AF Association
13,233 members16,111 posts

help please

as I said last time my AF is back 5 weeks now . so my gp change my medication and put me on anetalol/

its slow my heart to 84 now , and refer me to cardio / still waiting for appointment , but still in AF 24/7

I don't know what to ask the cardio . for ablation or they is any thing else they can do to put it back to narmal /

thankyou all / hop I get some advise from you and good luck to every one

5 Replies

Hi please look at the publications and read as much as you can write some questions down as we all forget to ask something. Take pen to write down replies or further questions from what your consultant says. Lots of information about to help you understand as much as you can or want about AF and its treatments. Good luck


Try and take someone with you two heads are worth three times usually as it is harder concentrating. It is very unlikely in most cases that there will be bad news. Remember to ask that copies of all letters (from consultants, GPs, etc) are sent to you. Also ask for copies of all blood tests, ECGs, etc. Get yourself a ring file and file everything by category. This will be a big help because normally no one will be able to see all your history as each CCG has its own electronic storage system. I have had at least three occasions in the last 15 months where my GP has not received letters (once I got theirs and my copy in the same delivery) and also I picked up that one consultant had not responses to a letter sent in.

As to information from a consultant I think that they may moderate what they say depending on the individual. In my case I am in persistent AF and I had a cardioversion but went back into AF less than 24 hours later. When I saw the EP after that he said that the only realistic option was an ablation. I asked him to be totally honest as to what the chances of success were and his plan going forward and he was! However you may not want that in one go - it is very much personal preference.

Ask for all the options.


I agree Peter. I am far from stupid and am normally an independent and capable woman but seeing a consultant about AF when it is all still new to me is a lot of information to take in. So for the first time ever Ive been taking my husband with me - just for the consultant appointments. I find that between us we ask all the questions we have and get the answers. Its definitely a case that if you dont ask you wont get told all of the answers you want. No problem with writing a list before you go either. I did that when I had an appointment with my GP after I was first diagnosed after a stay in hospital. She didnt mind at all. In fact asking any of them questions and then follow up questions isnt a bad thing anyway - it shows that we want to understand and be in control of what is happening to us and Ive found that if you ask a few questions suddenly they start to explain things in more detail as they realise you are interested.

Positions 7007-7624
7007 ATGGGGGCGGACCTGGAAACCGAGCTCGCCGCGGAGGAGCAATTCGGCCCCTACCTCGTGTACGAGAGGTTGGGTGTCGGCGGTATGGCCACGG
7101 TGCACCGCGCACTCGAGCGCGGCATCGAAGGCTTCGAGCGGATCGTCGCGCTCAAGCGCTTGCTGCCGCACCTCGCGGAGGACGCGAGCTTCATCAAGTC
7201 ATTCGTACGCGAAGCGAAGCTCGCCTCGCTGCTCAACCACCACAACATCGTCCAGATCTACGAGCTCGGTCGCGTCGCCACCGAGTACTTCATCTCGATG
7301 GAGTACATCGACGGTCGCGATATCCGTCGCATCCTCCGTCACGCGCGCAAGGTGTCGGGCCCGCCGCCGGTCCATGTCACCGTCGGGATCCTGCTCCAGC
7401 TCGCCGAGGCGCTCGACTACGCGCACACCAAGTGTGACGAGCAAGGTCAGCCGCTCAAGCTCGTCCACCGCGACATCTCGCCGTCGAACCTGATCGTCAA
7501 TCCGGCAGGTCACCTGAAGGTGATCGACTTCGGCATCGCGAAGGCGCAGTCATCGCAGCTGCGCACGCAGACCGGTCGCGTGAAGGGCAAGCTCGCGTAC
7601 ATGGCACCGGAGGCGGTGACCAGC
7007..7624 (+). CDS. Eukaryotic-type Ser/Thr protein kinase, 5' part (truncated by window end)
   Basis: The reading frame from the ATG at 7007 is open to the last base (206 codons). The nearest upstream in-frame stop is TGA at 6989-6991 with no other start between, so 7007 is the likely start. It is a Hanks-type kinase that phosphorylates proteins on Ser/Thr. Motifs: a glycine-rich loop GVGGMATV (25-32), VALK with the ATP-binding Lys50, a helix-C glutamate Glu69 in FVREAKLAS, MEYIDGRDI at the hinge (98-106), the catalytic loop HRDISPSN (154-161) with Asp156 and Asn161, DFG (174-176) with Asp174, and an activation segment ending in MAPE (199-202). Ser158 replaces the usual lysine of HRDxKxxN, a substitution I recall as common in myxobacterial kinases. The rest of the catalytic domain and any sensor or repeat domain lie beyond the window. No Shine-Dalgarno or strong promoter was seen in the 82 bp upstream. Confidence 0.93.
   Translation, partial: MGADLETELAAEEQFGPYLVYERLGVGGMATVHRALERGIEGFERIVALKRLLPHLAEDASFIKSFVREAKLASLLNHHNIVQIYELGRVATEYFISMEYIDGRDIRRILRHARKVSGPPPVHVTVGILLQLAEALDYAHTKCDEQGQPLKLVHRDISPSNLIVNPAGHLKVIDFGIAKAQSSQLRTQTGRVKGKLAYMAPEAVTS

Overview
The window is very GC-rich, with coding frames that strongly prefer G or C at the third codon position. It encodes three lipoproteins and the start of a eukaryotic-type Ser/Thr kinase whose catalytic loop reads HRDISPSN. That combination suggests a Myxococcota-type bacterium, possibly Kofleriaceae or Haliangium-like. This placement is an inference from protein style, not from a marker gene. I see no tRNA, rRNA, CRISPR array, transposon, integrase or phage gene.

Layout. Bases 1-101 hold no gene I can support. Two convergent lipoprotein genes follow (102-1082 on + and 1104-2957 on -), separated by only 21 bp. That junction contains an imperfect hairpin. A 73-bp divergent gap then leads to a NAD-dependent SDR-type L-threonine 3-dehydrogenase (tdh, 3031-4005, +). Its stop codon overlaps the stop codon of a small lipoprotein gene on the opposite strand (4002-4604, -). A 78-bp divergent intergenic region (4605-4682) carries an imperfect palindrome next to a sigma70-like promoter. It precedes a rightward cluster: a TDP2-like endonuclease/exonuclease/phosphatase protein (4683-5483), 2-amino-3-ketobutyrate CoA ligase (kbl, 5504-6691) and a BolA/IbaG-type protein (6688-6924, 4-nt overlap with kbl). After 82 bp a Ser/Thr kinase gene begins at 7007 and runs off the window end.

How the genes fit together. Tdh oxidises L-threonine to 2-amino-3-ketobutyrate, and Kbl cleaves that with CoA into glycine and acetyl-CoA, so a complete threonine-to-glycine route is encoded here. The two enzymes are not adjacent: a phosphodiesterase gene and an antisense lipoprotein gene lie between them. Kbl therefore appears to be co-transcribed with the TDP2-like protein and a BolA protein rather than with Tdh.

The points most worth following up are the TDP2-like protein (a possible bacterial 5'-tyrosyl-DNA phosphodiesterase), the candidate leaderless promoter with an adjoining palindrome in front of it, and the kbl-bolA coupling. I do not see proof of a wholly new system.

I also agree with your comments about letters. I wanted instructions from the cardiologist after my cardioversion on what exactly I was supposed to do if / when I go back into AF and he wrote me a letter while I was recovering and gave me a paper copy before I left. The GP never got that so I took her a copy and this forms the basis of the plan I have going forward. So I dont have to worry about 'what happens if'.

Youll gather Im a bit of a control freak - this approach may not suit others who arent!


1 like

hi peter thankyou so much , is it normal to be on AF 24/7 / as I was going to gym before but I stop now , can I still go just for 20 minute


I am not medically qualified.

I have been in persistent AF (is 24/7) definitely since mid September 2014 apart from one 24 hour period after cardioversion and less than 72 hours after my ablation. I don't know how long I was in persistent AF before that but my guess is months as a result of thinking backwards due to symptoms and slowing down that I put down to other things (I was only slightly symptomatic).

It has also been found that I have other heart issues including two leaky valves (one, tricuspid valve, has moderate to severe leakage).


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